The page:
Imagine yourself in a situation where your hands are completely occupied. Now, imagine receiving an important email or a text message that you need to respond to right away, but apparently can’t since your hands are tied up. Is there a way you can multitask without stopping what you were doing earlier? Google Glass says yes.
A computer eyewear, Google Glass joins a growing list of tech wearables that are rapidly entering our lives today. Smartwatches can run mobile apps and take pictures. Small gadgets by a company called Fitbit can track the number of steps walked and our quality of sleep, amongst other personal metrics. A Dutch artist and innovator created ‘Intimacy 2.0’, a dress that turns transparent when the
wearer is aroused. And now we have Glass, which pairs with your smartphone to deliver notifications on a small LED screen at the corner of your right eye and takes voice commands from the wearer.
A team from Google visited Boston University in late April to demonstrate what Glass is all about and to let students try it. “The idea of computers that you wear on your body is not new,” said Wilson White, public policy manager for Glass, at BU’s Hariri Institute. “It’s something that’s been happening for decades and Glass is really Google’s effort to jump into that category of devices.”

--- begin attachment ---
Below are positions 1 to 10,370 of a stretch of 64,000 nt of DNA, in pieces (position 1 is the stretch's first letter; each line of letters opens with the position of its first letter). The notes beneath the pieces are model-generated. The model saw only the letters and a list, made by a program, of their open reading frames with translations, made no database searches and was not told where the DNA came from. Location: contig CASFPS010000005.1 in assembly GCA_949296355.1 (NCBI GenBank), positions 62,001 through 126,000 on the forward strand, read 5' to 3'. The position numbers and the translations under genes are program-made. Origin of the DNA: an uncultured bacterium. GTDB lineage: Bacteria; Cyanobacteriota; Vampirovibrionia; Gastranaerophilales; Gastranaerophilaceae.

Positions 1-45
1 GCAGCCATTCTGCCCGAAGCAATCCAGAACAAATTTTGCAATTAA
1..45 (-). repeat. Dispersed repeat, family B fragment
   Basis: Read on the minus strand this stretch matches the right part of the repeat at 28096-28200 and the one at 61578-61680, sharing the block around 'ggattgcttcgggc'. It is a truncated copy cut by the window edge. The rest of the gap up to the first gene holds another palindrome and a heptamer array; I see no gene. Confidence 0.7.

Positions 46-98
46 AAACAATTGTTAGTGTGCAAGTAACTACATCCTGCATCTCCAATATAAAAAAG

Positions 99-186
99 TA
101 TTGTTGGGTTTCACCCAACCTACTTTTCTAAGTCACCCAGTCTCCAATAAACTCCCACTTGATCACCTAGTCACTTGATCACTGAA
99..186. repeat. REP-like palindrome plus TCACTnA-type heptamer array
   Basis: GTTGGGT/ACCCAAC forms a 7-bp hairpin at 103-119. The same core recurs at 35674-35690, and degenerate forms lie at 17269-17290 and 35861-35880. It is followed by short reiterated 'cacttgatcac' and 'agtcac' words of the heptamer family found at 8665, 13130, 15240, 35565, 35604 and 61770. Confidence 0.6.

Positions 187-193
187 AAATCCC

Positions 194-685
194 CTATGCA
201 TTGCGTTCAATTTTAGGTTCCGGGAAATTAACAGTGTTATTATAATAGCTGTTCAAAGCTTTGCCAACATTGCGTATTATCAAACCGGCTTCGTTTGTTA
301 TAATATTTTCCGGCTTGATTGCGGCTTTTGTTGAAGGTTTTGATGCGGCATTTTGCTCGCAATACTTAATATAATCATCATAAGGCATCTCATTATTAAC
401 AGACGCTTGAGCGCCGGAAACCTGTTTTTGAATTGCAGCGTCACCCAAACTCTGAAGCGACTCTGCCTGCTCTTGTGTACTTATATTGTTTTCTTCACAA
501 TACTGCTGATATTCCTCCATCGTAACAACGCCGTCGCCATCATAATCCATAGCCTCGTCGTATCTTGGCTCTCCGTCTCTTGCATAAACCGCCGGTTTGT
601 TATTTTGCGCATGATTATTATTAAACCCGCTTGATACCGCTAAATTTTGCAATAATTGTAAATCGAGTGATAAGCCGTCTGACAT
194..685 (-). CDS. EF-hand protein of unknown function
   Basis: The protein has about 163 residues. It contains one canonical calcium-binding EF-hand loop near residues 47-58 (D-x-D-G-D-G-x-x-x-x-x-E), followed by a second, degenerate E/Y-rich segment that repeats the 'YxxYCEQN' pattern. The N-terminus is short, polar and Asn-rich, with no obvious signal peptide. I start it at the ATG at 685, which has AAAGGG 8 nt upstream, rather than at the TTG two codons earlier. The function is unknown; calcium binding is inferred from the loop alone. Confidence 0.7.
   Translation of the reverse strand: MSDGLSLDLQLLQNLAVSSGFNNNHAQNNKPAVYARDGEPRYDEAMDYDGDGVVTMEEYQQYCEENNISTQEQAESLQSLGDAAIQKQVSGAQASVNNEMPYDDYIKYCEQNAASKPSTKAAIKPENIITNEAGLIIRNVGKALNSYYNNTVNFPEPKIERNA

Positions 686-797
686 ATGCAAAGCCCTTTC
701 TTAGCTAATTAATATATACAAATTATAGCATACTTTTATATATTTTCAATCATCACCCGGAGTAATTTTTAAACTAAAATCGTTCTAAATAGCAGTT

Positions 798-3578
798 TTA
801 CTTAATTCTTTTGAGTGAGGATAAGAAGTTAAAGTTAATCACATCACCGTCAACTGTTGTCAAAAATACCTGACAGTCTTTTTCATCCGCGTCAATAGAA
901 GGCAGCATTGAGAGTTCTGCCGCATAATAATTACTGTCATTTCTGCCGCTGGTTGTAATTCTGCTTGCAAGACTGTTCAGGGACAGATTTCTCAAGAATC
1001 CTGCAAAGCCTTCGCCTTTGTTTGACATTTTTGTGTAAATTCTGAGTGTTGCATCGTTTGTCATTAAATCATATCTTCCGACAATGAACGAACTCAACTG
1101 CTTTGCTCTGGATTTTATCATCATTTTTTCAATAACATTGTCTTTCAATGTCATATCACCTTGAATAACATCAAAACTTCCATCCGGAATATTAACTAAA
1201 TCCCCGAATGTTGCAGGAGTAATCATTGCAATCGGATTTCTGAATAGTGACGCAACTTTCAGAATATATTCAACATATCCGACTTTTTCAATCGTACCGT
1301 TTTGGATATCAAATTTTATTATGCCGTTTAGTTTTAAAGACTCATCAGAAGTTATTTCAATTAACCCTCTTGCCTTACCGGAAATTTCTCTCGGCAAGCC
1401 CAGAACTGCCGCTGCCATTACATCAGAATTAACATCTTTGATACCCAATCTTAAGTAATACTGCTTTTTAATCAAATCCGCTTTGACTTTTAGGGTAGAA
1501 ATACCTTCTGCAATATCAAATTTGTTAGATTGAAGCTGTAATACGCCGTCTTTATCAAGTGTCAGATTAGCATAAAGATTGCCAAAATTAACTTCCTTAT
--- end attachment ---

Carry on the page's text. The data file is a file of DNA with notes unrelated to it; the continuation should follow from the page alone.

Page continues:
In his presentation White referred to how in this day and age of smartphones we find ourselves constantly engaged, heads down, staring at our phone screens without living in the moment. He mentioned texting while driving as a big public hazard. So the vision behind Glass, according to White, is to counter these problems and to reduce the time between our intention to do something and when we are actually able to do it.
“It’s really for quick micro interactions,” said White. “The objective is to have technology there when you need it and how to avoid it when you don’t.”
Glass, which is not out in the market yet, is going through a developmental phase. The Explorer Program launched last year allowed people to send in applications to Google and purchase an earlier version of Glass. Over the past one year, this growing number of Glass Explorers have given their feedback on the product to Google and shared their stories on the new and innovative ways they are using this piece of technology.
Alex Blaszczuk, a disabled Columbia University law student, used Glass to navigate her way on a camping trip with friends. American professional tennis player Bethanie Mattek-Sands uses Glass to video record her practice with a first-person perspective. Patrick Johnson, a Rocky Mount firefighter, gets hands-free access to information, such as a burning house’s floor plan and a hydrant location in emergency responses.
Glass has also made an impact in the field of medicine. More and more surgeons are wearing Google Glass in the operating room to livestream surgeries and consult with colleagues. “Glass has been a very powerful tool for training med students because you get to see what the surgeon sees as opposed to a third party view of it,” said White.